The post-war period in northern Uganda provides an opportunity to interrogate traditional justice practices and explore its place and relevance in responding to community’s sense of justice. This project will therefore explore the ways in which the legacies of violent internal conflicts in post-independent west Nile, Teso and northern Uganda have been tackled by different local and (inter)national stakeholders and actors. Drawing on the data collected, the project will examine to what extent the respective methods including trials at both local and international levels, traditional justice practices and memorialisation projects have contributed to reconciliation processes and promoted sustainable political changes to achieve social justice.

         Within this scope it will also analyse how formations of historical memory are intertwined with politics of forgetting and denial. In this respect, one important point of the evaluation will include questions concerning the local coping strategies of protracted violence. In order to grasp the differences and similarities of the practices and strategies of coping with the aftermath of mass violence in post-colonial African contexts, references to the transition processes in other African contexts will be made.

         While traditional justice mechanisms in Uganda have been in practice for a long period of time, extensive and systematic evaluation and documentation of these processes has been lacking. More so, a concerted and long term academic interest has not been shown.

         The role of academics in ensuring the successful implementation of traditional justice practices as part of the Transitional justice processes in Uganda has been highlighted by the TJ policy framework to include undertaking applied research and dissemination of research findings. It is therefore in line with this that the project will involve a network of academics from three different institutions in Uganda (Uganda Martyrs University, Mbarara University of Science and Technology and Makerere University and the KU Leuven (Research Line on Human Rights and Transitional Justice) in Belgium to undertake the study. This collaboration will involve academic exchanges to discuss the findings of the project.

         It is further expected that this project will be significant in streamlining the past and on-going efforts concerning the justice needs and practices following large-scale human rights abuses in Uganda by establishing a focal and accessible point for the research and documentation of traditional and transitional justice practices in Uganda.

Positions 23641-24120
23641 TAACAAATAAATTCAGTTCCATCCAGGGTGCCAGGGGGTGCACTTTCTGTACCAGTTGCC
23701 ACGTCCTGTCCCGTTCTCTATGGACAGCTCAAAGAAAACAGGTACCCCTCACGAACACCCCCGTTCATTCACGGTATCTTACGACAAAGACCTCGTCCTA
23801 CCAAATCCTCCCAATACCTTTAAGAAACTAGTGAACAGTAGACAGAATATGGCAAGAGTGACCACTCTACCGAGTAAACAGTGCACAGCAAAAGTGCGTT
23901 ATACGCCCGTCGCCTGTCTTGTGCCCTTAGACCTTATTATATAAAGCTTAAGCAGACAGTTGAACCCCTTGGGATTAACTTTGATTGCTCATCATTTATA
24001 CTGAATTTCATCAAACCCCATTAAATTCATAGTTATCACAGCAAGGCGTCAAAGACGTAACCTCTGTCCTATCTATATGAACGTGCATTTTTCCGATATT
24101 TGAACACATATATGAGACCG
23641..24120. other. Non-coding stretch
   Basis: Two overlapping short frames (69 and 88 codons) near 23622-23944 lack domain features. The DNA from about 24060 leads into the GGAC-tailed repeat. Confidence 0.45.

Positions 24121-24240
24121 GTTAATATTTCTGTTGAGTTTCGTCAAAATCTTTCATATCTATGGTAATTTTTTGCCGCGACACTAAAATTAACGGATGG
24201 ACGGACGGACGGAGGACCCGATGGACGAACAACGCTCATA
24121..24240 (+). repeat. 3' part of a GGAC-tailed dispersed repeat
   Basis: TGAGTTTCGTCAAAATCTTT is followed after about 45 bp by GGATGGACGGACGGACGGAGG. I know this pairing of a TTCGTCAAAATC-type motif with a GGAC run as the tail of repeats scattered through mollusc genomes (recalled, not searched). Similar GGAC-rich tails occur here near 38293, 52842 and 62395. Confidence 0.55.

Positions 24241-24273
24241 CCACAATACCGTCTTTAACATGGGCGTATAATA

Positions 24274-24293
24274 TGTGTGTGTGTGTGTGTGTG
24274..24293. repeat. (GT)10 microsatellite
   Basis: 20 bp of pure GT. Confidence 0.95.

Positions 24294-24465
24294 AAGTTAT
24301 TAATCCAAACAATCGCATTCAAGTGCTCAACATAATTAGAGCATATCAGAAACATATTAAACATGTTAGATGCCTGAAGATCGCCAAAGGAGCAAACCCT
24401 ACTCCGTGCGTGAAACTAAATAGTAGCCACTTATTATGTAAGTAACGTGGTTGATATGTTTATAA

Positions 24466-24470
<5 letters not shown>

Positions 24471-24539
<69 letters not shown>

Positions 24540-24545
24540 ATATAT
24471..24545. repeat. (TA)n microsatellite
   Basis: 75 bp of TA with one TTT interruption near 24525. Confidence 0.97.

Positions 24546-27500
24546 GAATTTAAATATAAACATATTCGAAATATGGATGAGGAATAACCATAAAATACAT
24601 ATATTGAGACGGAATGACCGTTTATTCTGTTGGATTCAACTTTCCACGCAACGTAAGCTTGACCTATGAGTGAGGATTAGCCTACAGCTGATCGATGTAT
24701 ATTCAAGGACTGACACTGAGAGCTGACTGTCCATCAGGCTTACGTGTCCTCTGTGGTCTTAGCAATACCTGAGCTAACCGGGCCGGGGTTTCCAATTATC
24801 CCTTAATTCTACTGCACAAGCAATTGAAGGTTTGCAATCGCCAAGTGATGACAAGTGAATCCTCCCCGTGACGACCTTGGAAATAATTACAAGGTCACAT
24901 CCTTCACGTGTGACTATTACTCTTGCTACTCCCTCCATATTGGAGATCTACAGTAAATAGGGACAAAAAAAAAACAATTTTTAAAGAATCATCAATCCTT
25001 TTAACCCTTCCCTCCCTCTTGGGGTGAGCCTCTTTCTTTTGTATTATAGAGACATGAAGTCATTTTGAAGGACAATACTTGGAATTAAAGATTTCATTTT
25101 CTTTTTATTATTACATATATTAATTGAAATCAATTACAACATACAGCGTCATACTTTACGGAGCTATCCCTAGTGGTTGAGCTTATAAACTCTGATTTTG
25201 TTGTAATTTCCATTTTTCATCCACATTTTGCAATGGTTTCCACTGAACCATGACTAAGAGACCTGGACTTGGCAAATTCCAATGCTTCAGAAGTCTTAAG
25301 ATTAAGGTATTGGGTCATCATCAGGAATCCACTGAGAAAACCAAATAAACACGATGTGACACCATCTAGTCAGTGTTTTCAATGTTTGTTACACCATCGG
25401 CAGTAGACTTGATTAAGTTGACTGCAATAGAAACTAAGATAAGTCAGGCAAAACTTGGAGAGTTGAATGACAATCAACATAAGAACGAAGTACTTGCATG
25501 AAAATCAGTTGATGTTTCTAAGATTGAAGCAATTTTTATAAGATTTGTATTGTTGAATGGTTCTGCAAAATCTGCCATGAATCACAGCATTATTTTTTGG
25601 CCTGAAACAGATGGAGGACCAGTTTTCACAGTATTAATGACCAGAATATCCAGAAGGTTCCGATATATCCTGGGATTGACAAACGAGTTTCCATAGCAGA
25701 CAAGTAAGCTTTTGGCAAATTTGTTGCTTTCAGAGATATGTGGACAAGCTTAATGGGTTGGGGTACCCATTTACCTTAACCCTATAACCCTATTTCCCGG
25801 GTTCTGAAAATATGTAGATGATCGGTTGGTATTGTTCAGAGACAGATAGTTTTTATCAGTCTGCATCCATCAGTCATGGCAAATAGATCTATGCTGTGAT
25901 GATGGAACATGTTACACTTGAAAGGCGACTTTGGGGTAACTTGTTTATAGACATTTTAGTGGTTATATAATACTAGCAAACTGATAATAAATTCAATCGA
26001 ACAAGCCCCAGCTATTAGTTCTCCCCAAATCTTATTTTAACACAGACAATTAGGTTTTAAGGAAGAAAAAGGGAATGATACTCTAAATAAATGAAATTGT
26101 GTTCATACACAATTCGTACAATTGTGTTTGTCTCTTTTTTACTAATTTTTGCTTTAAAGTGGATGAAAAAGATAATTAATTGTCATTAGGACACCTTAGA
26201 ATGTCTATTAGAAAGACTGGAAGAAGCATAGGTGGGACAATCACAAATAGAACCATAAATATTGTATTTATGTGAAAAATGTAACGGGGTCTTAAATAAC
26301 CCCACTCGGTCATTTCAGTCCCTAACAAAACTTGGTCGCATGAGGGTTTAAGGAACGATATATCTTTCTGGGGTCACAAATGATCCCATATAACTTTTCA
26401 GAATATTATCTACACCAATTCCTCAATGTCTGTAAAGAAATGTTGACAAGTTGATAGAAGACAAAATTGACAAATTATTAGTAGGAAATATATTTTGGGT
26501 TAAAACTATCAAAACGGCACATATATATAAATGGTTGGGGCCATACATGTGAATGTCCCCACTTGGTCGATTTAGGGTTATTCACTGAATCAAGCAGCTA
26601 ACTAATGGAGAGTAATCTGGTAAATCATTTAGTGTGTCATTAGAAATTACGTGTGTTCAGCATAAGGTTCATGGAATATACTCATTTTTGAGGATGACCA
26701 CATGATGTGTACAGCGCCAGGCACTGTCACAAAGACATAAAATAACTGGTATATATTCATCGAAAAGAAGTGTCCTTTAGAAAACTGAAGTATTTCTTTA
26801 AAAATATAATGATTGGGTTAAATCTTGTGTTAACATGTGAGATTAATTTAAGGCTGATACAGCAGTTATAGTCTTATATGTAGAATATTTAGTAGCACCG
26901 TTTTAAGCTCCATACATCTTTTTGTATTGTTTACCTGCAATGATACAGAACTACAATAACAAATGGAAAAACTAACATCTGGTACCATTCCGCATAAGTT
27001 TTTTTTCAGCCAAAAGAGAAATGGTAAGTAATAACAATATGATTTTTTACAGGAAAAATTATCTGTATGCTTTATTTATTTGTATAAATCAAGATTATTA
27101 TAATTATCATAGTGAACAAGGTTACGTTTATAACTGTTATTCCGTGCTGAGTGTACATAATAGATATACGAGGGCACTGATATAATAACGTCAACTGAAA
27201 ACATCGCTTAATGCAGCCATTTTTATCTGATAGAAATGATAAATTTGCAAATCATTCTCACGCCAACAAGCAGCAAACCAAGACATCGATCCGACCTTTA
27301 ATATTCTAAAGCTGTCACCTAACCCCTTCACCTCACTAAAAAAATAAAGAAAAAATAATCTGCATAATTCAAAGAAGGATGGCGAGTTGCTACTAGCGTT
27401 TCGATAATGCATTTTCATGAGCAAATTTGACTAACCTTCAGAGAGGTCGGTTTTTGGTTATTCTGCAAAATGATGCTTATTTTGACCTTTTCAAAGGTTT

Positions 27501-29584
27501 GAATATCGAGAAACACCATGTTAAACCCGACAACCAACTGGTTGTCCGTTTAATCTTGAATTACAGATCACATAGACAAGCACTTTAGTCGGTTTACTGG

Project strategy

The general objective of this project is to contribute to and improve the government policy on Transitional Justice and post-conflict peace-building in Uganda. It will focus on linking the traditional justice mechanisms to the justice needs following conflicts and human rights violations. In the last 10-15 years, the issue of transitional justice has been debated and tested in different contexts. The Juba peace agreement (2007) called for the establishment of both “formal and non formal institutions and measures for ensuring justice and reconciliation” (article 2.1) while in 2014, a draft National Transitional justice Policy was released. In both frameworks, the traditional justice mechanisms have continued to remain controversial in both theory and practice despite their continued use at the local levels. On the whole, the role of the traditional justice practices remains unclear. We argue that there are still considerable knowledge gaps in the perceptions and understanding of the local population and the government as far as transitional and traditional justice and its applicability is concerned. Additionally, there has not been a concerted effort by the local academics to rigorously assess and disseminate these practices and influence policy.

           Consequently, we identify two specific objectives: First, to ensure that the role of traditional justice is understood and is adapted for contemporary application. This will be addressed by an elaboration of the following themes:

  1. Establish the types of abuses traditional justice practices can address;
  2. Assess how traditional justice practices should be adapted for contemporary application;
  3. Determine the appropriate institutional frameworks traditional justice practices can be adaptable to;
  4. Assess the use of traditional justice practices in addressing inter-ethnic issues.

         The second objective of the project is to establish a platform of expertise on transitional justice and related topics in Uganda. This will be addressed in the following means

  1. Formally document and disseminate literature on traditional dispute resolution and justice practices

We will therefore undertake an assessment of the different traditional justice practices in West Nile, Acholi, and Teso sub regions respectively, to examine what makes the different traditional justice practices work (or not work) and their applications.